What to do After Tax Season is Over

05/21/2015 09:06 am ET | Updated May 21, 2016

Tax season is behind me...what do I do to prepare better for next year? Managing tax liabilities starts with the understanding that taxes are inevitable and must be paid. With the understanding of three key concepts, avoiding, deferring and conversion, one can greatly reduce future liability.
Avoiding Tax

This is not a suggestion to use tactics that are illegal. We are not trying to evade taxes but rather avoid them by using exclusions, credits and certain deductions to legitimately reduce liability. Exclusions involve income that does not have to be reported such as interest on municipal bonds. Municipal bond interest may provide an investor the opportunity to have an income stream from his or her investments, at a risk level that is appropriate, without the additional expense of tax liability. Most fixed income investments such as CDs, corporate bonds and U.S. Treasuries are designed to pay out interest income as the form of return to the investor which are taxable. Avoiding tax involves producing a permanent reduction in tax liability. Credits provide dollar for dollar reductions in tax liability. Qualifying child care expenses are an example. Finally, deductions such as alimony paid will reduce taxable income on a permanent basis. The key is to identify those exclusions, credits and deductions that apply to your specific situation.

Deferring Tax

This concept allows for the taxpayer to get a current tax liability reduction by shifting the liability to be paid into the future. It is a postponement of paying taxes rather than an elimination of paying the tax owed. Using these techniques may provide for the ability to pay lower tax rates in future years where earned income is lower than in peak years. One of the more commonly used strategies is contributing the maximum allowable amounts to tax deferred retirement plans that produce no tax liability on the amount of income earned to make the contribution (ex: IRA's and 401ks). The taxation on the growth of the assets can be deferred until a future date when those assets are used to generate income to live on in retirement. Other vehicles such as Roth IRAs allow for tax-free distributions in retirement; although the contribution is not tax deductible when made, it still provides for tax free growth of the contributions in the plan. Deferral of taxation during the deferral period allows for more money to be working for the individual to accumulate wealth.


This technique provides for more highly taxed income to be more favorably taxed. One common method is converting ordinary income into long-term capital gains which may be taxed at a more favorable rate. Short term capital gains rates are treated as ordinary income and subject to the taxpayer's marginal tax rate. These are gains on investments held for 12 months or less. With this in mind often an investor can wait more than 12 months for the favorable long-term capital gains rates. For instance waiting to sell a collectible item, such as artwork, for more than 12months will produce a 28 percent maximum tax rate on the profits. This may be significantly less than current income tax rates. The same can be true for long term capital gains rates on other investments such as stocks. If the tax payer is in the 39.6 percent marginal tax bracket and waits to sell an investment in company stock for long term capital gains rates the rate applied is 20 percent not 39.6 percent as would be required if it were a short term capital gain.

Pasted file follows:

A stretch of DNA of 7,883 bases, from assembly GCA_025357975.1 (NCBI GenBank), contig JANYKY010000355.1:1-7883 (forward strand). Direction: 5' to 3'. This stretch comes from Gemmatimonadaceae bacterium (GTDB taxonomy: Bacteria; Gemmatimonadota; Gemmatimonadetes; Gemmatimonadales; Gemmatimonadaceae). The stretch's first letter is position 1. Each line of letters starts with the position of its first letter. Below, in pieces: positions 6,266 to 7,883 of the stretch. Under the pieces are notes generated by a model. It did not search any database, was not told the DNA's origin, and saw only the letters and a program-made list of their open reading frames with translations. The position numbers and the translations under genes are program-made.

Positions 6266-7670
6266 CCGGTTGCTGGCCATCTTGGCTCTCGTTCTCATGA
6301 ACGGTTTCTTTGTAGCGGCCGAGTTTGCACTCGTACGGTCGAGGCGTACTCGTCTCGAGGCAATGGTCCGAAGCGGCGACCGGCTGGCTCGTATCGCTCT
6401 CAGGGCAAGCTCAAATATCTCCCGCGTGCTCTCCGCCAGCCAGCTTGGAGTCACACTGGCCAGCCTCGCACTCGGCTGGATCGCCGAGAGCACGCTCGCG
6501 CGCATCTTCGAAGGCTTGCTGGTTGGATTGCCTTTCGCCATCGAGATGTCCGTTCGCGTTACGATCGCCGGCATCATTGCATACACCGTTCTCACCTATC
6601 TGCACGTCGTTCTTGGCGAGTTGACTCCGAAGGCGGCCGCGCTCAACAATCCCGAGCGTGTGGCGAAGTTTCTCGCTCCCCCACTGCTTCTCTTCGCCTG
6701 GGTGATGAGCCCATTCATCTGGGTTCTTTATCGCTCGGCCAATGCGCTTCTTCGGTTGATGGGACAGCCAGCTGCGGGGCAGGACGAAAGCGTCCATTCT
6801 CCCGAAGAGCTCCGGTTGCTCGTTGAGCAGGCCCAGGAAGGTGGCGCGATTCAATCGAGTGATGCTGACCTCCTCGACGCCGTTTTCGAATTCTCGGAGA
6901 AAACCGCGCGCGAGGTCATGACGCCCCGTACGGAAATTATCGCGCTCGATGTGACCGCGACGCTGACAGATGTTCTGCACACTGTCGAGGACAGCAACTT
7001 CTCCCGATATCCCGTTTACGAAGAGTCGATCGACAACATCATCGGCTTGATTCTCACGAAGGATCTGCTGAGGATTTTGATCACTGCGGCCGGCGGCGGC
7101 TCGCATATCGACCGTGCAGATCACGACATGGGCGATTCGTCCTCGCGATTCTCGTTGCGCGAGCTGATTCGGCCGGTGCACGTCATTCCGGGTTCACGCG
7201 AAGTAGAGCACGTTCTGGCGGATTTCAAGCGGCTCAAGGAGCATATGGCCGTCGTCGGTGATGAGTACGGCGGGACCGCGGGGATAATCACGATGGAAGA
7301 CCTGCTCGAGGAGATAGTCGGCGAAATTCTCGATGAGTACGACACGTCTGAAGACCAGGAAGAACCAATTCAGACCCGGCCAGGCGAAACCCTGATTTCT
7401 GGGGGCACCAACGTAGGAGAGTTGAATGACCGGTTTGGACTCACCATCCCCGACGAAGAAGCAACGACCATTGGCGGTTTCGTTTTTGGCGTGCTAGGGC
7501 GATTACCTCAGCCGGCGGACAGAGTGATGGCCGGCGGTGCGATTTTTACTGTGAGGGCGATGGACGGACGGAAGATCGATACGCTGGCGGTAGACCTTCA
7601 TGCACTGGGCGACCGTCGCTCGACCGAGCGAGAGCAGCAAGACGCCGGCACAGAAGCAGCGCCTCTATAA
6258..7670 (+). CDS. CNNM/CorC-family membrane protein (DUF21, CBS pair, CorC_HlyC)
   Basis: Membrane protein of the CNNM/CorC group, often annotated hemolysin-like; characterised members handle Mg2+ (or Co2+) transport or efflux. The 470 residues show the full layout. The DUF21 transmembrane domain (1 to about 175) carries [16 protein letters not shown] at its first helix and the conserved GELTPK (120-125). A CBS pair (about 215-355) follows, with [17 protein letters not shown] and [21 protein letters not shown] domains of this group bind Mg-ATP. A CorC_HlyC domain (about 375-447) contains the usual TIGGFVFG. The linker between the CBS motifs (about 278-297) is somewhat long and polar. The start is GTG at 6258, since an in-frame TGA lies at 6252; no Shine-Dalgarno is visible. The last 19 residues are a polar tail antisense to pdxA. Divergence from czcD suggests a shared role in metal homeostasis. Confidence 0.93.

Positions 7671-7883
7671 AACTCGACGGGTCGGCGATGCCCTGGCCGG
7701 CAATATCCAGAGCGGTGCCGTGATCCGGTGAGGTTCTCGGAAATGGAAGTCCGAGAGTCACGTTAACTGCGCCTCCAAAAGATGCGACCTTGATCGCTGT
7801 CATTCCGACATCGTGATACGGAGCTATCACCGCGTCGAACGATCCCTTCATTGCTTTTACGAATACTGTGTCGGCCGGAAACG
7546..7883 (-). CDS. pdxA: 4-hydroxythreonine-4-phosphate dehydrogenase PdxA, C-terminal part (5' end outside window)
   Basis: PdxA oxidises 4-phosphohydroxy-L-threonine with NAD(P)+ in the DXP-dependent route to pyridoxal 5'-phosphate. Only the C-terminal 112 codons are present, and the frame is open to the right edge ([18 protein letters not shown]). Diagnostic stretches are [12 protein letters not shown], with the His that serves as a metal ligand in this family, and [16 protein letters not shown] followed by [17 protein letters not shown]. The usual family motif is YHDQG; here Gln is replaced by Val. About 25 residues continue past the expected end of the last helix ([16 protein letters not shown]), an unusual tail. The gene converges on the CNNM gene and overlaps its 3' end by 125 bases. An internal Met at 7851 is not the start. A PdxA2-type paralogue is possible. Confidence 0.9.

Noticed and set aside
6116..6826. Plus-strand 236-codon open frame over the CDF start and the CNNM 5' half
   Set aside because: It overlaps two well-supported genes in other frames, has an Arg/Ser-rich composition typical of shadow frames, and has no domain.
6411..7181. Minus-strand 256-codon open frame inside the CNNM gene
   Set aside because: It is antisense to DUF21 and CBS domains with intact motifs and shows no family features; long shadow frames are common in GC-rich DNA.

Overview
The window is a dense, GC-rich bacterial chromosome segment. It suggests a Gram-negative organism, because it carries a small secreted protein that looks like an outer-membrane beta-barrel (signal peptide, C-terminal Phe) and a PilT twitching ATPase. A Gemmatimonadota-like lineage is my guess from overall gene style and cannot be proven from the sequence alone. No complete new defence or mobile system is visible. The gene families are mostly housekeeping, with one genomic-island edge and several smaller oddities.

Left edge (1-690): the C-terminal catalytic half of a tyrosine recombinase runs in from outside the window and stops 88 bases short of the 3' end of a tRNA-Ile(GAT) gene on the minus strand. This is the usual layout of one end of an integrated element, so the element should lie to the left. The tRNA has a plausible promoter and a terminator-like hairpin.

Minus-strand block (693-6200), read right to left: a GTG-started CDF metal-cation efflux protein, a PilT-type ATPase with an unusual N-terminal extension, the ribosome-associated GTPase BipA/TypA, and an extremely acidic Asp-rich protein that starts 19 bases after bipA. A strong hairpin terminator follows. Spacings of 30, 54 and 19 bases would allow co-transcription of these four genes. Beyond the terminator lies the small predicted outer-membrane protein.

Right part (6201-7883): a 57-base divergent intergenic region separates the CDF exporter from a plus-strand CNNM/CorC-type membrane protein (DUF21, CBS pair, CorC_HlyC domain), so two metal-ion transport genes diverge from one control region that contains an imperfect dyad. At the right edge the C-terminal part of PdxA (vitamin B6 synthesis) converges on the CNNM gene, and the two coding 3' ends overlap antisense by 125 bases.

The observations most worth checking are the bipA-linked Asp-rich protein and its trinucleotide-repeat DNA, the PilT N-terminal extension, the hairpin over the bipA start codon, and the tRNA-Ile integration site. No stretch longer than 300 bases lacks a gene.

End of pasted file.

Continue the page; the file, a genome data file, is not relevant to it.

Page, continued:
Taxpayers need to understand their specific situation and seek advice from there advisors to craft the right plan. There is work involved, but it may ultimately reduce your liability which increases the amount of money you retain and utilize.

To learn more about James Liotta, view his Paladin Registry profile.

Article originally posted on Paladin Registry.

About the Author: James Liotta is President of Prominence Capital GP, LLC. James has over 12 years experience in investment management. In 2002 with UBS PaineWebber in Los Angeles as a Financial Advisor, he became the third member of a three person team specializing in options strategies, small capitalization stocks, municipal bonds, and risk management strategies. In 2005 he was recruited by Merrill Lynch and later again recruited by Wells Fargo Investments where he provided detailed financial plans and managed the portfolios of High Net Worth Individuals and Corporations specializing in risk management. James has a BS of Science from Northeastern University. He earned an MBA in Finance from the University of Southern California Marshall School of Business. At the Marshall School of Business he also attained the Graduate Certificate in Financial Analysis and Valuation. He has also achieved National Social Security Advisor Certification. Follow James on Twitter @James_Liotta